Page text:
• Arterial blood gas demonstrating respiratory failure requiring non-invasive ventilation, if appropriate
    • Transfer to ICU
    • Arterial blood gas demonstrating respiratory failure requiring invasive ventilation, if appropriate
    • Hospital Mortality


Biospecimen Retention:   Samples With DNA

It is envisaged that a subset of patients will have venous blood samples taken for future analysis for inflammatory cytokines


Estimated Enrollment: 100
Study Start Date: January 2011
Estimated Study Completion Date: October 2012
Estimated Primary Completion Date: June 2012 (Final data collection date for primary outcome measure)
  Show Detailed Description

  Eligibility

Ages Eligible for Study:   35 Years and older
Genders Eligible for Study:   Both
Accepts Healthy Volunteers:   No
Sampling Method:   Non-Probability Sample
Study Population

Hospitalised patients with acute exacerbation of chronic obstructive pulmonary disease

Criteria

Inclusion Criteria:

  • Admitted patients with physician diagnosis of AECOPD
  • Smoking history ≥ 10 pack years, consistent with COPD
  • Expected to remain an inpatient for ≥ 24 hours
  • Age ≥ 35 years
  • Able to give informed consent to participation in the study

Exclusion Criteria:

  • Requirement for immediate mechanical ventilation at admission
  • Presence of another acute pathology (such as pulmonary embolism, pneumonia or pulmonary oedema) to explain the acute presentation
  • Presence of other severe medical problem, e.g. cancer
  • Psychological and social factors that would impair compliance with the study schedule
  Contacts and Locations
Choosing to participate in a study is an important personal decision. Talk with your doctor and family members or friends about deciding to join a study. To learn more about this study, you or your doctor may contact the study research staff using the Contacts provided below. For general information, see Learn About Clinical Studies.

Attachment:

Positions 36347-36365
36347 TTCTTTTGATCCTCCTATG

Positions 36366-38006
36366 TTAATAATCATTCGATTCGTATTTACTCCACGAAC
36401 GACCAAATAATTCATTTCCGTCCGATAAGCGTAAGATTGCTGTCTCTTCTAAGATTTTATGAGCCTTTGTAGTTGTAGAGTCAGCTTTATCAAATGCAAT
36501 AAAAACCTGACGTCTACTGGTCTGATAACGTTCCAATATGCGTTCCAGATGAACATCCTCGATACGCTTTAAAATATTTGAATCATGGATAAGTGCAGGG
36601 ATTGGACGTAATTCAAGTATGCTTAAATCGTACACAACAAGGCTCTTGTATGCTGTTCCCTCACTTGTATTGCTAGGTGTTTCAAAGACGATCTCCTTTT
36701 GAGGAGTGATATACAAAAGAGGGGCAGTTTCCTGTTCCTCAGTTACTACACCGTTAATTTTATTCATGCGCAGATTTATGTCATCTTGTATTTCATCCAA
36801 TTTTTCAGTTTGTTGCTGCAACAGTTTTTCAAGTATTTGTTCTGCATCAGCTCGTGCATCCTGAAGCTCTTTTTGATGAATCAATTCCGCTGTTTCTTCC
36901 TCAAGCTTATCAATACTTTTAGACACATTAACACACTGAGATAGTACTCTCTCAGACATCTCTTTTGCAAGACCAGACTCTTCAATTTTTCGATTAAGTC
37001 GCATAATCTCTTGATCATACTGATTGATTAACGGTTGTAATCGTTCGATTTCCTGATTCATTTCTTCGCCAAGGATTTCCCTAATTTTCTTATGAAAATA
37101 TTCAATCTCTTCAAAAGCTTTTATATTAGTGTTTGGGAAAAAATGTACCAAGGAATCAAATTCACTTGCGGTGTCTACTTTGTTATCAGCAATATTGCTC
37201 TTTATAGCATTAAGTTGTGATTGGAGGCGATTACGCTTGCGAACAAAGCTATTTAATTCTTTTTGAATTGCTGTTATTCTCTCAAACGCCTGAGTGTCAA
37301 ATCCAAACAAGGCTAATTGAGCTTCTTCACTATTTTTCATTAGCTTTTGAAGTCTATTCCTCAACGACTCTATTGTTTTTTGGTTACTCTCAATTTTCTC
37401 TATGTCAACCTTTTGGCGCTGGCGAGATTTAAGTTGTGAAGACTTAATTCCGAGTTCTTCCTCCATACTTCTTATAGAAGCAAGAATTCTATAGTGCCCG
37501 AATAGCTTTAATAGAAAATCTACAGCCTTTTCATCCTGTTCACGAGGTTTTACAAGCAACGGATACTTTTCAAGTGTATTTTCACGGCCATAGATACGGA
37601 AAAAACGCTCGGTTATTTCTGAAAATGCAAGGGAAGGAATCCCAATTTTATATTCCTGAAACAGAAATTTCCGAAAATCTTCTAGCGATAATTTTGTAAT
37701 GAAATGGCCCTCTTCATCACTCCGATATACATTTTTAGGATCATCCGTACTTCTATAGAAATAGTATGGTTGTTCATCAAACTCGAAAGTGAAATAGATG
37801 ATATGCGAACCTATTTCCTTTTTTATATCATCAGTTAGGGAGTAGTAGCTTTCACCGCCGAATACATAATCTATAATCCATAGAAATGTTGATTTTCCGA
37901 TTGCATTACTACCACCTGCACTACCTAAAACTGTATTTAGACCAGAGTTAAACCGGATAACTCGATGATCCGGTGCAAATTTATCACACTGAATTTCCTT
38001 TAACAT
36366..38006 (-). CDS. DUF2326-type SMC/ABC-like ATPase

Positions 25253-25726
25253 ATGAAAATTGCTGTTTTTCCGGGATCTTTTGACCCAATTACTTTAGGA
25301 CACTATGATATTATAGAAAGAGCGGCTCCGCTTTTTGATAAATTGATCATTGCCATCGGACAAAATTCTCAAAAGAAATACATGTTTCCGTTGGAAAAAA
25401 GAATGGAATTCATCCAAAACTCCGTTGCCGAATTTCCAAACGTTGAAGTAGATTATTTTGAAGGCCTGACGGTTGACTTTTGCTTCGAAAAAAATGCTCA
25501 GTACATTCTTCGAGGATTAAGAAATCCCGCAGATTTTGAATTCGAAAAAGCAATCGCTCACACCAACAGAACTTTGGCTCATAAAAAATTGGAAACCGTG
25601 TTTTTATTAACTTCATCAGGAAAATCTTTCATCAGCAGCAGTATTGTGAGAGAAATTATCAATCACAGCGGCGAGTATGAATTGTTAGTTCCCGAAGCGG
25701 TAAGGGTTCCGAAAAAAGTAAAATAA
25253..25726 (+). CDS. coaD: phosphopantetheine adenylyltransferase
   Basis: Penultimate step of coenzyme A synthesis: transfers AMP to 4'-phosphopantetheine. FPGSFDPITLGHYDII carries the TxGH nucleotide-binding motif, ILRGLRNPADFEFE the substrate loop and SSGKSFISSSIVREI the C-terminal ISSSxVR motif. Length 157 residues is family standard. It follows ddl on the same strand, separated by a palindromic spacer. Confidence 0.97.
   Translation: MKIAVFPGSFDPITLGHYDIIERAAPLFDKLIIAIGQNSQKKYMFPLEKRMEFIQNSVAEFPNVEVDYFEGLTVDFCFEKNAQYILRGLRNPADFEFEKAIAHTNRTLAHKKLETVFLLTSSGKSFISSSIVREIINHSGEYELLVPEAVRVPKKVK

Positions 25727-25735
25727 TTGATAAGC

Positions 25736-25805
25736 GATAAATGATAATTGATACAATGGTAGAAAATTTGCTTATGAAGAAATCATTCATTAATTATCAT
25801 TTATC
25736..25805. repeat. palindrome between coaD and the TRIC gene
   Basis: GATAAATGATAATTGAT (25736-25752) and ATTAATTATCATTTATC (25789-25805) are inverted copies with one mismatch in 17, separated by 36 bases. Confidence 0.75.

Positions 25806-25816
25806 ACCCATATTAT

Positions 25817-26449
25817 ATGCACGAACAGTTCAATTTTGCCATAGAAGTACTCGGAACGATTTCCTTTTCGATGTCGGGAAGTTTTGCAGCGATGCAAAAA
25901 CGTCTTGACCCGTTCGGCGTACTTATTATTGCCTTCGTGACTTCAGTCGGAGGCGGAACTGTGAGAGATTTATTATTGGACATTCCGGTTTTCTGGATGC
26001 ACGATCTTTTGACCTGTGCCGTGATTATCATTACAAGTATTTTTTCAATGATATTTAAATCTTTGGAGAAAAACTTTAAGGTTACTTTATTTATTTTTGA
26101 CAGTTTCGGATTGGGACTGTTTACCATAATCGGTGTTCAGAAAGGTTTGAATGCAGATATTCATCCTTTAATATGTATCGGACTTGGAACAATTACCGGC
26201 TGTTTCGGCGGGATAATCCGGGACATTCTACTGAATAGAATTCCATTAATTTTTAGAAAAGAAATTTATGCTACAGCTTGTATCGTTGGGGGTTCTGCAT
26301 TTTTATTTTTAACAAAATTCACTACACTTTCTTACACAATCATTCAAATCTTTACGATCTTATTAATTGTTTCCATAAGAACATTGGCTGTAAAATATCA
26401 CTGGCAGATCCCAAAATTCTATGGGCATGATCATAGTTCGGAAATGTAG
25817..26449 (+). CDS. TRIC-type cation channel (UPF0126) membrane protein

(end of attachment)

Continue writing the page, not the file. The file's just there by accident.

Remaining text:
Please refer to this study by its ClinicalTrials.gov identifier: NCT01361451

Contacts
Contact: Nicholas Hart, PhD 0207 188 7727 nicholas.hart@gstt.nhs.uk
Contact: Eui-Sik Suh, MBBS 0207 188 8070 eui-sik.suh@gstt.nhs.uk

Locations
United Kingdom
St. Thomas' Hospital Recruiting
London, United Kingdom, SE1 7EH
Contact: Eui-Sik Suh, MBBS    0208 188 8070    eui-sik.suh@gstt.nhs.uk   
Sub-Investigator: Eui-Sik Suh, MBBS         
Principal Investigator: Nicholas Hart, PhD         
Sponsors and Collaborators
Guy's and St Thomas' NHS Foundation Trust
Investigators
Study Director: Nicholas Hart, PhD Guy's and St Thomas' NHS Foundation Trust
Principal Investigator: Eui-Sik Suh, MBBS King's College London
  More Information

No publications provided

Responsible Party: Karen Ignatian, Guy's and St. Thomas' NHS Foundation Trust
ClinicalTrials.gov Identifier: NCT01361451     History of Changes
Other Study ID Numbers: RJ111/N002
Study First Received: May 24, 2011
Last Updated: May 25, 2011
Health Authority: United Kingdom: Research Ethics Committee

Keywords provided by Guy's and St Thomas' NHS Foundation Trust:
parasternal electromyogram
neural respiratory drive
chronic obstructive pulmonary disease
respiratory physiology
Acute exacerbation

Additional relevant MeSH terms:
Critical Illness
Lung Diseases
Respiration Disorders
Pulmonary Disease, Chronic Obstructive
Lung Diseases, Obstructive
Disease Attributes
Pathologic Processes
Respiratory Tract Diseases

ClinicalTrials.gov processed this record on July 29, 2014